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His full name is Raffaello Sanzio. He was also known as Raffaello Santi, however, many people know him today as Raphael. He was born in Urbino, Italy, a centre that supported culture and the arts. Giovanni Santi, his father, was a painter at the court of the Duke of Urbino, so from a very early age Raphael was taught basic painting techniques as well as being introduced to humanistic philosophy principles in the Duke’s court.

The Early Years

Raphael’s father died when he was only 11, at which time he was tasked with managing his father’s workshop. The young boy obviously had talent because it wasn’t long before his success exceeded his father’s. He was considered by many to be the best painter in Urbino.

Raffaello’s Apprenticeship

Around 1500, Raphael was invited by a renowned painter named Pietro Vannucci, or Perugino, to become his apprentice, at which point, he moved to Perugia. This city is located in the Umbria area of Italy. There he worked on frescoes at the College del Cambia. Raphael’s apprenticeship lasted for four years and during that time he was able to gain real life experience and expand his knowledge. It was also a time when he was able to work on his own unique style of painting. Examples of his early works include the Mond Crucifixion, The Three Graces, and The Knight’s Dream. The altarpiece, the Marriage of the Virgin was another famous work he created at this time.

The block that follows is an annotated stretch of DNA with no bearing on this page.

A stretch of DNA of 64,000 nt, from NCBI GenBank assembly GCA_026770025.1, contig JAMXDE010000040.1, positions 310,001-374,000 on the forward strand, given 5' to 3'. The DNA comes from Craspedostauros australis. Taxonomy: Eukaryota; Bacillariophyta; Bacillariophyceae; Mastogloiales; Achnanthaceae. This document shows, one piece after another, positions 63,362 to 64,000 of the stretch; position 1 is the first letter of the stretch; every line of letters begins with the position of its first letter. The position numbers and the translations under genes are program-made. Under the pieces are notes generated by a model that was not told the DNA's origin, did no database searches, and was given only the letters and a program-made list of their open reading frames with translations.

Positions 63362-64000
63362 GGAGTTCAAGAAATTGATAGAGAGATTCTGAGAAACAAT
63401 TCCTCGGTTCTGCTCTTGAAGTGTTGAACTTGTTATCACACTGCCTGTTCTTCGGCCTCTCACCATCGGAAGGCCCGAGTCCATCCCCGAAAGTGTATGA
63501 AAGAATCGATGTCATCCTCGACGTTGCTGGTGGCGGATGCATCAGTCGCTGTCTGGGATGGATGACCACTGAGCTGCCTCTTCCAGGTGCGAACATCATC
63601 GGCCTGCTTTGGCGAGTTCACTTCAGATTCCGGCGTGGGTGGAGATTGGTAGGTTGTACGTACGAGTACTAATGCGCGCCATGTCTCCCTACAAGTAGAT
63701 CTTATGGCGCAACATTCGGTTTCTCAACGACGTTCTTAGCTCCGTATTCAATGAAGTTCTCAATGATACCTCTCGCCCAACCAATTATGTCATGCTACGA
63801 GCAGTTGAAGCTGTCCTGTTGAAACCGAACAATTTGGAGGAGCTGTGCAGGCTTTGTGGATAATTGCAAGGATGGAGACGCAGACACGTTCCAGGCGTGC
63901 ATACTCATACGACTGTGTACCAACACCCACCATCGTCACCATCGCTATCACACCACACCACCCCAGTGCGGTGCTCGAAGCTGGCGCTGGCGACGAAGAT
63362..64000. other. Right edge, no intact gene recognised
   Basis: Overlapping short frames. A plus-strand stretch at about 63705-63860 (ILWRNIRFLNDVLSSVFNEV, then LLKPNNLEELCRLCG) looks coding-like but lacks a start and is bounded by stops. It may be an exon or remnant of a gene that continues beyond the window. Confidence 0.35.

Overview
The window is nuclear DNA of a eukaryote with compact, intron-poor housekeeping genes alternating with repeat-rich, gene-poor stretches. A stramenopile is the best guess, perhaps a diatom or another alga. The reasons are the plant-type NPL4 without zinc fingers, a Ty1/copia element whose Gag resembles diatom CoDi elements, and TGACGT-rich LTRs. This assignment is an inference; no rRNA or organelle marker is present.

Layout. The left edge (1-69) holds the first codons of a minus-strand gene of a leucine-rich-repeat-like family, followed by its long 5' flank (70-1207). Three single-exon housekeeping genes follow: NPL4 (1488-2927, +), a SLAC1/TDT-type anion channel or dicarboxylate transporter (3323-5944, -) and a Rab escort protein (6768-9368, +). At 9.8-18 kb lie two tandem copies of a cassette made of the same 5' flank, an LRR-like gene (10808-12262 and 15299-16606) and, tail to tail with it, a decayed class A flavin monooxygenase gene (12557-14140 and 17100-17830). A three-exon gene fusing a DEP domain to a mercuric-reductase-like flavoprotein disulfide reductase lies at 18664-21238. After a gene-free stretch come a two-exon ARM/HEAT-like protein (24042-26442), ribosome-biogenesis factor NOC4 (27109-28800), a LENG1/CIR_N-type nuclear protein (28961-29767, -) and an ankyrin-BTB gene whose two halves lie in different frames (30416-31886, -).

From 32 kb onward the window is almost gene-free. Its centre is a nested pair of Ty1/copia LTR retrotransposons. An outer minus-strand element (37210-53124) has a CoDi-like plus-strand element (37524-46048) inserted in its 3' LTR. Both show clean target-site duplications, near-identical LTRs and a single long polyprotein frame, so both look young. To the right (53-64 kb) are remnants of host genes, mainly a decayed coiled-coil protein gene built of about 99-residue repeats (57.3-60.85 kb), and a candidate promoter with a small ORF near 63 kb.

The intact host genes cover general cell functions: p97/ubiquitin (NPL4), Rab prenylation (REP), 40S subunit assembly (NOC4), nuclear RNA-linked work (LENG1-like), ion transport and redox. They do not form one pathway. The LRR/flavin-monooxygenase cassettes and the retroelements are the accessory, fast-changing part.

His Move to Florence

When his apprenticeship with Perugino finished, Raphael moved to Florence. Innovative artists such as Michelangelo, Masaccio, Leonardo da Vinci and Fra Bartolommeo heavily influenced the young painter and helped him develop a style that was even more detailed and passionate. While living in Florence he produced a series of “Madonnas”, inspired by some of Leonardo’s work. The culmination of his experimenting was his painting La belle Jardiniere. The Entombment, one of his most ambitious works, was created at the same time.

Rome and the Vatican

After his spell in Florence, Raphael moved to Rome where he was asked to paint works for the Vatican. One of the most famous works of this time in his life is a series of fresco cycles, located in the Vatican’s Stanza della Segnatura.

While in Rome, Raphael also achieved fame for his architectural work, in particular at the Vatican. He was hired by the pope in 1514, as his chief architect. At this time he was instrumental in designing a chapel in Sant’ Eligio degli Orefici, Rome’s Santa Maria del Popolo Chapel and a section of Saint Peter’s new Basilica. He didn’t just restrict himself to designing religious buildings either. He was also known for designing palaces.

Raphael died very suddenly at the age of just 37. When he died, he had been working The Transfiguration, his largest canvas painting. His funeral service was held at the Vatican. His unfinished painting was given pride of place.


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